SpaceX’s Dragon cargo ship is scheduled to launch on the evening of March 15 (Vietnam time), carrying nearly 2,860 kg of cargo to the International Space Station (ISS) as well as a special device containing the “heart-on-a-chip”.
This fabric will be used in two experiments – Cardinal Heart 2.0 and Engineered Heart Tissues-2 – test whether existing medications can help prevent or reverse the negative effects of spaceflight on the heart.
Tissue models of the human heart will be sent to the International Space Station.
Models based on human heart tissue will be sent to the International Space Station.
The beating heart organ develops from the Induced pluripotent stem cells (iPSCs). These cells are part of the investigation into the effects of microgravity on drug response using cardiac organoids (Cardinal Heart 2.0).
Research will show that space travel can cause the heart to contract, because in a microgravity environment, the heart muscle does not need to work as hard to pump blood to the upper parts of the body. Additionally, the heart can change shape under the influence of microgravity, as blood rises, out of the legs and abdomen, toward the head and torso, causing the heart to bulge, according to NASA.
Studies show that the heart also undergoes aging-related cellular changes during spaceflight. “Therefore, this research is not only important for future space exploration, but could also lead to better treatments for heart disease and age-related cardiac dysfunction on Earth.” Devin Mair, doctoral student at the University Johns Hopkins which is involved in the design of heart tissue. process, said during a NASA press conference on March 14.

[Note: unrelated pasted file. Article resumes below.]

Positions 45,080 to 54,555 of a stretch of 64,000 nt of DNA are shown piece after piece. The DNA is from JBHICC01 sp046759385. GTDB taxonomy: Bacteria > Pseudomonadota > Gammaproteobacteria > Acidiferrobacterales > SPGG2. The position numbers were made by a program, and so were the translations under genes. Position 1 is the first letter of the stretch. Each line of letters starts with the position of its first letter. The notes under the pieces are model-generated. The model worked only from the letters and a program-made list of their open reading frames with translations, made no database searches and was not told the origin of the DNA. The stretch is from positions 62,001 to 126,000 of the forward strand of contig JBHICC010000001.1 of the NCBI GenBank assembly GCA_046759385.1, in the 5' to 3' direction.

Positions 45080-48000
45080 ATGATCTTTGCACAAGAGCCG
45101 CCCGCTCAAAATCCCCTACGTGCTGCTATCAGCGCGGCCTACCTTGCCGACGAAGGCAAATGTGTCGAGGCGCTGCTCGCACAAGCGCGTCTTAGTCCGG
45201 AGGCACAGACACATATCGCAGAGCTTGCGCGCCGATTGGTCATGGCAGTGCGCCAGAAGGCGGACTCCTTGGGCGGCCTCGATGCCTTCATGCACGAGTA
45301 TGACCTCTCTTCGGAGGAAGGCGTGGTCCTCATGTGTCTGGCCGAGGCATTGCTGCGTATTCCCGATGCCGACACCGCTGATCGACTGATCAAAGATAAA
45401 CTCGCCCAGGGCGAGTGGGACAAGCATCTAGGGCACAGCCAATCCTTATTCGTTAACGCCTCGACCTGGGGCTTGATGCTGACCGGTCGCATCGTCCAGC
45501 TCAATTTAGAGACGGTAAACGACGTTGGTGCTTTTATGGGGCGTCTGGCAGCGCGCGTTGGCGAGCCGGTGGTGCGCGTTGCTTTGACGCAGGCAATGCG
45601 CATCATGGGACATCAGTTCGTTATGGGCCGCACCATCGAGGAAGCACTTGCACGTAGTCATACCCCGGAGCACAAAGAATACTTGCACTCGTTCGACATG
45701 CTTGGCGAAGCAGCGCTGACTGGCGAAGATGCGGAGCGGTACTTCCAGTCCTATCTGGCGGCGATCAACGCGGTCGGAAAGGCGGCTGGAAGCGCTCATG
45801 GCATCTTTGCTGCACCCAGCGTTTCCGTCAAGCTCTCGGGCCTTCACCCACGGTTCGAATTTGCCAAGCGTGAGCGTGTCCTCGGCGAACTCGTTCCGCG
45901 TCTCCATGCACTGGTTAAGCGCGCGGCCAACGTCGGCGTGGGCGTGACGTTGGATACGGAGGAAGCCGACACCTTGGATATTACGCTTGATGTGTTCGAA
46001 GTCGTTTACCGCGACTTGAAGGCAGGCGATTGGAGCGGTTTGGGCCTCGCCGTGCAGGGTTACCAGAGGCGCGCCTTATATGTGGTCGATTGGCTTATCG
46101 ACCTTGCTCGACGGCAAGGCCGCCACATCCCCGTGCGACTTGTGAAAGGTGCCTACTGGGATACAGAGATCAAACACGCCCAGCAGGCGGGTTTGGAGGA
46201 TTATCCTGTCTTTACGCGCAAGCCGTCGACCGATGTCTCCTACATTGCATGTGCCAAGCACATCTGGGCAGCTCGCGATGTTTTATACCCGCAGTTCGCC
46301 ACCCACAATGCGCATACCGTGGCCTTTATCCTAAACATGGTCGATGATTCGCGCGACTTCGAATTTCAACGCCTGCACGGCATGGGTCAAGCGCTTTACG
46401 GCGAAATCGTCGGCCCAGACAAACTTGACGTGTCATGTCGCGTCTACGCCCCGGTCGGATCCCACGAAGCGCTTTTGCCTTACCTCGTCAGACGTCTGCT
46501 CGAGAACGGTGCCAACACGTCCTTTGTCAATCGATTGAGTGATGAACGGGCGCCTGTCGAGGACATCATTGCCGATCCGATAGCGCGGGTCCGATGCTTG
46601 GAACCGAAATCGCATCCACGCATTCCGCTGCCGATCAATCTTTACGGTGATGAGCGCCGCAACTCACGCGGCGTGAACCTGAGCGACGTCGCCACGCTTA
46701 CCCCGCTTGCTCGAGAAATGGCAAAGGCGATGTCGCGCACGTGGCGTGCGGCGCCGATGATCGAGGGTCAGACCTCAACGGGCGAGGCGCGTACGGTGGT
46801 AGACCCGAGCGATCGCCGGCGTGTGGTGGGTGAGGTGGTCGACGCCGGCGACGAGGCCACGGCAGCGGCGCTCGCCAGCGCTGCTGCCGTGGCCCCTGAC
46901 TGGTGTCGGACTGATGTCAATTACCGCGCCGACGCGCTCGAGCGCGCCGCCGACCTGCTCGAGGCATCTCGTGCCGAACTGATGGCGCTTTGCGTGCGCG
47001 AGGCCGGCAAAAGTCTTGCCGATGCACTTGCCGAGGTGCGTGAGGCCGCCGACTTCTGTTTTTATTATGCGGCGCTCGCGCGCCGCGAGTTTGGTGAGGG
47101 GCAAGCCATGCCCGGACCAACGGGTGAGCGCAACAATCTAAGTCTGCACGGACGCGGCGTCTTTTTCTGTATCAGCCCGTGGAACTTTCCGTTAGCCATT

The experiments are part of the initiative Tissue chips in spacea joint project of the U.S. National Institutes of Health and the International Space Station National Laboratory aimed at understanding the effects of spaceflight and microgravity on the human body, according to NASA.
The heart tissues were designed for two experiments involving two devices carrying cardiomyocytes – contractile heart muscle cells – into small fluid-filled chambers.
Cardiomyocytes are grown from stem cells and shaped in 3D in the laboratory. They are then threaded between two columns in each room. A cylinder containing a magnet moves every time a muscle cell contracts. A sensor tracks the movement of the magnet, allowing researchers to monitor muscle contractions in real time.
Mair and his colleagues had already sent heart tissue into space in March 2020, and in that experiment they observed signs of dysfunction in the cell’s mitochondria, he said at a press conference from The NASA.
Mitochondria provide energy to cells and thus power the pumping process of the heart. Their dysfunction is linked to many heart problems, including irregular heartbeat and heart failure.
May said: “In a trial conducted during this trip to the ISS, the team will continue to study mitochondrial dysfunction, as well as test a number of existing drugs to see whether or not they prevent or reverse the problems. These drugs specifically target mitochondrial dysfunction and the upstream mechanisms that lead to this dysfunction. »
Similarly, the Cardinal Heart 2.0 experiment will use small 3D blocks of heart tissue, called cardiac organoids, to test whether approved drugs can protect heart cells from the effects of gravity or not.
The organic materials will be processed before the launch of the Dragon spacecraft, in an effort to prevent the negative effects of microgravity from penetrating, said Dilip Thomas, a postdoctoral researcher at the Stanford Cardiovascular Institute who was involved in Cardinal Heart 2.0, during the press conference. These medications include statins and antihypertensive medications used to treat heart failure.
Article source: Tien Phong
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SpaceX’s Dragon cargo ship is scheduled to launch on the evening of March 15 (Vietnam time), carrying nearly 2,860 kg of cargo to the International Space Station (ISS) as well as a…